“28 Come to me, all you who are weary and burdened, and I will give you rest. 29 Take my yoke upon you and learn from me, for I am gentle and humble in heart, and you will find rest for your souls” (Matthew 11:28-29 NIV).Not only did Jesus SAY He was a gentle teacher, He proved it through the way treated people during His ministry.
When He miraculously healed a leper, He did it with a touch – teaching the man that He was not afraid of this disease. The Holy Son of God had come to cleanse the human race of their sins, and He could easily cleanse this man of His leprosy.
The Pharisees once brought a woman to Jesus who had been caught in adultery. They wanted Him to begin the stoning that would end her life. But Jesus artfully turned them away with the suggestion that the one who had no sin among them ought to be the one to throw the first stone. In their shame they all left. And Jesus, seeing the woman’s remorse said to her…
“…Woman, where are they? Has no one condemned you?” 11 She said, “No one, Lord.” And Jesus said, “Neither do I condemn you; go, and from now on sin no more” (John 8:10-11 ESV).Once a young rich man came to Jesus and asked what He should do to get into heaven. Somehow this young rich man thought that he had never broken any of God’s commands. Jesus told him…
“If you want to be perfect, go, sell your possessions and give to the poor, and you will have treasure in heaven. Then come, follow me” (Matthew 19:21 NIV).The man went away sad, for he had great wealth. In this way Jesus gently revealed to this man that he was not sinless at all. He had broken the very first commandment – he loved his wealth more than God.
In our reading from Luke, we find the resurrected Jesus to be the same gentle teacher that He was in life. He masks His identity when He joins those two disciples on the road to Emmaus, and slips in among them.
They are talking about all the horrible things that have just happened to Jesus. The arrest, the beatings, condemnation by the Roman governor, crucifixion with robbers, death.
Jesus gently inserts Himself into the conversation with a question, “What are you discussing together as you walk along?” (Luke 24:17).
And when they are surprised that He doesn’t know what things have just happened in Jerusalem, Jesus adds another leading question, “What things?” (Luke 24:19).
Just like a teacher in a classroom, Jesus asks questions that He knows the answers to. He asks these questions so that He can teach. So that He can open up the meaning of the crucifixion and resurrection to their hearts. So that He can pound all their question marks into exclamation points.
Just as He was a gentle teacher back then, Jesus is a gentle teacher today. He is ever patient with sinners like you and me. Daily He forgives our sins because He suffered for them on the cross. Daily He guides the lives of His followers so that we may grow in our knowledge of Him, and may depend on Him more fully.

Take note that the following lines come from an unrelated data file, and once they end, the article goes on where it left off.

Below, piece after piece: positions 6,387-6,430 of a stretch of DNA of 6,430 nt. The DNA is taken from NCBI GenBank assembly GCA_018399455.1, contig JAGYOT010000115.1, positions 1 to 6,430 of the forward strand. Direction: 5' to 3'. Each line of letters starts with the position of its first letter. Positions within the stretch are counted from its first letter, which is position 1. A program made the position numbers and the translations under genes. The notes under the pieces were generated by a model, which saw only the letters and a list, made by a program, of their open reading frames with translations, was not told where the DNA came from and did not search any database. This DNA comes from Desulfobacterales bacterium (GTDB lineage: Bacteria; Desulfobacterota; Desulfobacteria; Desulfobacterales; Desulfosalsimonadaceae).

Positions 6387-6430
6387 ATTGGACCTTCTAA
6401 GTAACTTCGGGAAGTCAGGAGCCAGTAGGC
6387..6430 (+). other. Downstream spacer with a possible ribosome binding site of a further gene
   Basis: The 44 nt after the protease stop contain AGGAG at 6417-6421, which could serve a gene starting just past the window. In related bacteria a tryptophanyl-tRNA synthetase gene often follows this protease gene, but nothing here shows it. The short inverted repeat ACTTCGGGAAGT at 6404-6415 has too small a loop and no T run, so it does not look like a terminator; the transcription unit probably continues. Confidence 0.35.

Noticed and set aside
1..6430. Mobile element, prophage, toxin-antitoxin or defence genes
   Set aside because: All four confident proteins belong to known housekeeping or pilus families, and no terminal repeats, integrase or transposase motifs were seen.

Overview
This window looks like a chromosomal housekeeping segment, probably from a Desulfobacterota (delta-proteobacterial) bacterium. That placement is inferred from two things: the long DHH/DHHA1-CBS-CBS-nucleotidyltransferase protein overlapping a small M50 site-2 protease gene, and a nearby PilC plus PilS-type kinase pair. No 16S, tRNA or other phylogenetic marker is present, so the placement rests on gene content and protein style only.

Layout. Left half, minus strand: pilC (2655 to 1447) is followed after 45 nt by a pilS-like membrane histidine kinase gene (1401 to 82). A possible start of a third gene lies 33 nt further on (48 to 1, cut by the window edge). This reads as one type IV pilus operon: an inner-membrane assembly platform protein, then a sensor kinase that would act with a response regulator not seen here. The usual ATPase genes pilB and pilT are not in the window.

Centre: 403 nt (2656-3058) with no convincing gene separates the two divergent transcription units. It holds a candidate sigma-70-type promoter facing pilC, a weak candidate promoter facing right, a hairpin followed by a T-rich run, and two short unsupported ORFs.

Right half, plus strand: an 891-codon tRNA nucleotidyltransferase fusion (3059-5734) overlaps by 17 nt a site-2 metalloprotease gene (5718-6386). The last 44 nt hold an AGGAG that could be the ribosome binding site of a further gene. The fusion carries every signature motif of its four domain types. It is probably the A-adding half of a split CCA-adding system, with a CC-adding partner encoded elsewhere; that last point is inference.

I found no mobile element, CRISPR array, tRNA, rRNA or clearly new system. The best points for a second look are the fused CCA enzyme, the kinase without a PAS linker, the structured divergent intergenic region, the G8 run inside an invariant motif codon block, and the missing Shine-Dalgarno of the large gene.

Jesus isn’t always a soft-spoken teacher, though. To those people He met who were confident of their own righteousness and looked down on everyone else, Jesus spoke harshly. He called the Pharisees “white-washed tombs”, pointing out that they had great reputations on the outside, but on the inside they were dead in sinful un-repentance.
When Peter told Jesus that He certainly was NOT going to be crucified, Jesus replied,
“Get behind me, Satan! You are a hindrance to me. For you are not setting your mind on the things of God, but on the things of man” (Matthew 6:23 ESV).And really that was the problem with the Emmaus disciples also. Their understanding of the Messiah was all tied up with earthly things. They figured that He was there to establish a golden age for the Nation of Israel. An earthly Jewish Empire. Their minds were on the things of man.
Jesus rebuked the Emmaus disciples rather sharply there on the road. Verse 25…
“25 He said to them, “How foolish you are, and how slow to believe all that the prophets have spoken! 26 Did not the Messiah have to suffer these things and then enter his glory?” 27 And beginning with Moses and all the Prophets, he explained to them what was said in all the Scriptures concerning himself” (Luke 24:25-27 NIV).Jesus was a Bible based teacher. He would not have them continue in their man-based interpretations of the Messiah’s kingdom.
He takes them back into “Moses” (the Jews called the first five books of the Bible “Moses” because he was the writer God used to record them). He takes them back to “the Prophets” (shorthand for most of the rest of the Old Testament Bible). And He shows them how God said long ago that the Messiah would have to suffer first before He entered into glory.
So many people today view the Bible as “man’s word about God”. But Jesus’ taught the opposite. The prophets were able to predict the future sufferings of the Messiah because GOD was revealing these things to them. They weren’t coming up with this stuff on their own! This is God’s Word, not man’s.